The African continent possesses 10 percent of the world’s oil reserves, 30% of the world’s mineral reserves, 40 percent of gold ore, and no less than 95 percent of platinum group of metals and 8% of the world’s natural gas. Extractive resources account for almost one quarter of Africa’s GDP and about 3.5 billion people live in countries rich in oil, gas or minerals. However, most often these resources have become a source of conflict rather than opportunity as most resource rich countries in Africa suffer from poverty, corruption, and conflict stemming from weak governance. This has led to what some people have termed “resource curse.” Zimbabwe is equally endowed with mineral resources which are estimated at over 60 minerals. Sadly, despite the rich and diverse minerals resource, the Zimbabwean economy has endured two decades of economic decline, which can be attributed to several factors such as bad governance and corruption. The mining sector has remained an enclave economy, detached from the rest of the economy, and a major source of conflict, displacements, land degradation, unfair labour practices and illicit financial flows which the late former President of Zimbabwe, Robert Mugabe attributed to the $15 billion lost from Marange Diamond fields between 2009 and 2015. The statement raised a lot of attention from both Civil Society Organisations and the media, but nothing has been done to date to track or account for the lost revenue.
As the African continent and Zimbabwe commemorate the 4th African Anti-Corruption Day on the 11th of July 2020, it is important for anti-corruption stakeholders to introspect on the challenges and successes in the fight against corruption. With a strong constitution, Constitution of Zimbabwe Amendment (No. 20) Act that outlines basic principles of good governance, public finance management and being a State Parties to various regional and international anti-corruption conventions, where are we dropping the ball as Zimbabwe and why are we not winning the fight against corruption? On this eve of the African Anti-corruption Day, TI Z explores one of the avenues in which the country is losing revenue. Revenue that could be channeled towards uplifting the lives of ordinary citizens. Year in and year out the country continues to experience leakages through public procurement. Let us look at the controversial Gwanda National Solar Project.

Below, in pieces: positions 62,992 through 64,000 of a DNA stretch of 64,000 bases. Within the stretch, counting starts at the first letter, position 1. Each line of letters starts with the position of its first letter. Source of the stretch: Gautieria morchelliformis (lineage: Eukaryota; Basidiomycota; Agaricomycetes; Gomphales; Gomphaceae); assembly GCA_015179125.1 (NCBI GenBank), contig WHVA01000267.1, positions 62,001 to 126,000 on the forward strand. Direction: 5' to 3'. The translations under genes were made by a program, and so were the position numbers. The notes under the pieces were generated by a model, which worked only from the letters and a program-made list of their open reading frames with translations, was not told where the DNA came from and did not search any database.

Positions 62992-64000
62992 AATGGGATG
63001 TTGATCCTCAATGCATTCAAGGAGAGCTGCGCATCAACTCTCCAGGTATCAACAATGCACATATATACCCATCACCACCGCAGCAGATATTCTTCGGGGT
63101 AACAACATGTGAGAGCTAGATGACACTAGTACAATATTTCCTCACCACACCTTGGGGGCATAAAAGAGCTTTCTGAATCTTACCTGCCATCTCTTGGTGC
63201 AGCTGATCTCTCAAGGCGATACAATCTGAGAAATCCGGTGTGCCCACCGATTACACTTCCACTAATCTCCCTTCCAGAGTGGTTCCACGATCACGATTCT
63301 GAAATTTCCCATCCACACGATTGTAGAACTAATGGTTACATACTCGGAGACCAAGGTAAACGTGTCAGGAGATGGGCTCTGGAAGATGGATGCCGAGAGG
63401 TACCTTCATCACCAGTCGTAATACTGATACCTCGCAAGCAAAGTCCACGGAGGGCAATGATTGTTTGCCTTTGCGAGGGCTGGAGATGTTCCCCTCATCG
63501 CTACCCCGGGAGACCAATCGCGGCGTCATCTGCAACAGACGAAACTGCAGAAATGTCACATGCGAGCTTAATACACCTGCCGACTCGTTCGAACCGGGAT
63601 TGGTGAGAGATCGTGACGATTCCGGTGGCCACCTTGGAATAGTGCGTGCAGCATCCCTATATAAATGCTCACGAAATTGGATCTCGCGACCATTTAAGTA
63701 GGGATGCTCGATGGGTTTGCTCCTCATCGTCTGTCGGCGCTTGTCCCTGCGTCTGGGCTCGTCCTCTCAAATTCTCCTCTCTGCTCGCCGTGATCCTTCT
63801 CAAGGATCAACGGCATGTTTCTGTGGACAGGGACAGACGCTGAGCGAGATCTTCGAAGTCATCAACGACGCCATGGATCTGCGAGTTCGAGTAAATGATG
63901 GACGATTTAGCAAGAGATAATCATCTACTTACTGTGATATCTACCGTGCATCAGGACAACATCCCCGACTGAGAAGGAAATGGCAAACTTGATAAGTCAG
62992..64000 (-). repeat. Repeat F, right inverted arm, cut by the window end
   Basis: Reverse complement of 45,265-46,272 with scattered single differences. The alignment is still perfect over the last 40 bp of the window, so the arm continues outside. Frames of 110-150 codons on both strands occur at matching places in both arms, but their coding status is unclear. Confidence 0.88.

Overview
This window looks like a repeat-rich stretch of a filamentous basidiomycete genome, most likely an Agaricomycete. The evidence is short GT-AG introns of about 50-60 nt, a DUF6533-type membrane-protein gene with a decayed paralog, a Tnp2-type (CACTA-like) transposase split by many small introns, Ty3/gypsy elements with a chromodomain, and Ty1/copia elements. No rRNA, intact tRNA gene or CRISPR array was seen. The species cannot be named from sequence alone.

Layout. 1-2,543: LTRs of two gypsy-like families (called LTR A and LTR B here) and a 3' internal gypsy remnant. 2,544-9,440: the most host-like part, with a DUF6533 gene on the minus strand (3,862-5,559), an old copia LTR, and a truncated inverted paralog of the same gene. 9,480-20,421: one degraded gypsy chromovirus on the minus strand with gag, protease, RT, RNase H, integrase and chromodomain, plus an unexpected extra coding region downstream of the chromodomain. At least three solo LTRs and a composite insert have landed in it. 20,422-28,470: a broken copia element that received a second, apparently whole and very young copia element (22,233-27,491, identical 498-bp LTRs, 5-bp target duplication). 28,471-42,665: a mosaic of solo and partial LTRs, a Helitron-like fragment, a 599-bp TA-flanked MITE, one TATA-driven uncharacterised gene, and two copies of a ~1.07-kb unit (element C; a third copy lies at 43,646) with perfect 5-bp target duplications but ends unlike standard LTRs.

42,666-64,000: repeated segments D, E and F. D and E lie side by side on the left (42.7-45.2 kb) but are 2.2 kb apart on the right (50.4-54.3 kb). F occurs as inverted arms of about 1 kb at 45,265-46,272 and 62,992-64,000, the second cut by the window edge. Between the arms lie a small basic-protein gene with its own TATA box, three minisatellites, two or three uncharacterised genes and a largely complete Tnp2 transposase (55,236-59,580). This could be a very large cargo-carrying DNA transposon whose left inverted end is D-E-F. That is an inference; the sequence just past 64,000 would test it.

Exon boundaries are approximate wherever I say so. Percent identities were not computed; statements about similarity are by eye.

NB: This Weekend Digest will not delve into the court proceedings of the matter involving Intratrek Zimbabwe.
Background to the Gwanda National Solar Project
According to the first report of the Portfolio Committee on Mines and Energy presented to the National House of Assembly following the Committee’s site visit to Gwanda on 28 February 2018, various procurement procedures and provisions of the then State Procurement Act Chapter 22:14 were violated in the awarding of the tender to Intratrek. Evidence presented revealed attempts to frustrate and push out the original winner of the bid. Prior to conclusion of the award, an accounting officer from the Zimbabwe Power Company (ZPC) recommended an additional award of the tender to China Jiangxi and Intratrek. This was in contravention of Section 31(1)(n) of the repealed Procurement Act, Chapter 22:14 which prohibited the negotiation of submitted bids. This first tender faced a number of challenges leading to its cancellation.